Chasing the Norm

Australian academic and blogger on politics, international relations, and culture

Battlelines: Where the election will be fought

boxing_largeWhile Tony Abbott began his first press conference saying he wasn’t afraid to fight an election on Climate change, it seems likely from early indicates he won’t have to. It will lurk in the background but, cold war style, it’s going to be fought through proxy wars in Economics and Foreign Policy.

Economics: As is obvious from Abbott’s early media appearences, he’s not running to deny climate change, rather the economic costs of acting:


7:30 Report Transcript

TONY ABBOTT: Kerry, I was doing my best to support the then leader. And that’s what frontbenchers have to do. But the Liberal Party is liberated as of today to follow our natural instinct, which is to oppose the Government. Now, this isn’t about climate change, it’s about the mechanism for dealing with it. This isn’t about climate change denial, it’s about stopping a great, big new tax.
….
TONY ABBOTT: Well I’m not sure that anyone is that happy about being out of pocket. But let’s look at the Rudd Government’s ETS. It looks, at this point in time, to be a great big tax to provide a great big slush fund to produce great big handouts administered by an enormous bureaucracy. It looks like a mechanism for a political slush fund more than it does as a mechanism to help the environment.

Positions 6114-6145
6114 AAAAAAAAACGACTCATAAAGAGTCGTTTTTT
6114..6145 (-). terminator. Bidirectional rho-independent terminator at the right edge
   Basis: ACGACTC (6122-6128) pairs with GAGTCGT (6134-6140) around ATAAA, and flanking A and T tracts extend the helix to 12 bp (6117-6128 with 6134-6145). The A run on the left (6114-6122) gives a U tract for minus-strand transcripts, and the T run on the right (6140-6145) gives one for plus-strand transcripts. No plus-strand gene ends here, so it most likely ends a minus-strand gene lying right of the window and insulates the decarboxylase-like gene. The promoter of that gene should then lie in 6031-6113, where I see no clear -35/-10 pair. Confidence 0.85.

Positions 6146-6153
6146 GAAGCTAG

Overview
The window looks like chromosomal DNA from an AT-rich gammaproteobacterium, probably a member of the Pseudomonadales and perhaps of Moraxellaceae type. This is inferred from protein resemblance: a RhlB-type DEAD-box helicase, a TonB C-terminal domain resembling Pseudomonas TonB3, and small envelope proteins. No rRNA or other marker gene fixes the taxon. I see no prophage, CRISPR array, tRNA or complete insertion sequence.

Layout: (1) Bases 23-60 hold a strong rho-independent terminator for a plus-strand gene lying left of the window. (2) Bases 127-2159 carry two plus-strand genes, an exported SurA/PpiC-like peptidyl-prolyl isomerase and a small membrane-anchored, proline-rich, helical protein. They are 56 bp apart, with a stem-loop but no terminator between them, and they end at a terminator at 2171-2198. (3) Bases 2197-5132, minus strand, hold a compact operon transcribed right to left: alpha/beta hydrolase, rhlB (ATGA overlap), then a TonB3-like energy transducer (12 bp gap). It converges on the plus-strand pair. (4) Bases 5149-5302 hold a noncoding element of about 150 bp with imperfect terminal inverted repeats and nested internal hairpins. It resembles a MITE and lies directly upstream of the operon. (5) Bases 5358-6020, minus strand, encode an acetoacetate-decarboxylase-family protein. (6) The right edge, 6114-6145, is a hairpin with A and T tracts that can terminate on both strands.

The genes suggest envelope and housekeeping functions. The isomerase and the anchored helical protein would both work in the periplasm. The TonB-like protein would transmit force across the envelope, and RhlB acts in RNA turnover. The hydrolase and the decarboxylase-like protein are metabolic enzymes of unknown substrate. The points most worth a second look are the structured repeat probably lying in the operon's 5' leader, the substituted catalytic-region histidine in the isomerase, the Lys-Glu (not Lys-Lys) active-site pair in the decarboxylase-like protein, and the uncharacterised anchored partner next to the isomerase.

This kind of rhetoric didn’t take on when Barnaby Joyce was sprouting it, but Abbott is a far more effective comunicator, and the press is already starting to question labor using some of his language. But the more important reason why the politicians will shift from talking climate change to economics is that it is unfertile ground for winning votes. For both groups. As Possum Pollytics helpfully notes views on climate change are effectively locked in. The deniers are stuck fast, and whilst the pro-efforts could ebb some support, those who see the environment as a primary issue already voted Labor in 2007 (or Greens though after their no vote on the CPRS I don’t know why). Instead the fulcrum of the argument is two issues: Timing and Cost. The timing issue is labors to own next year.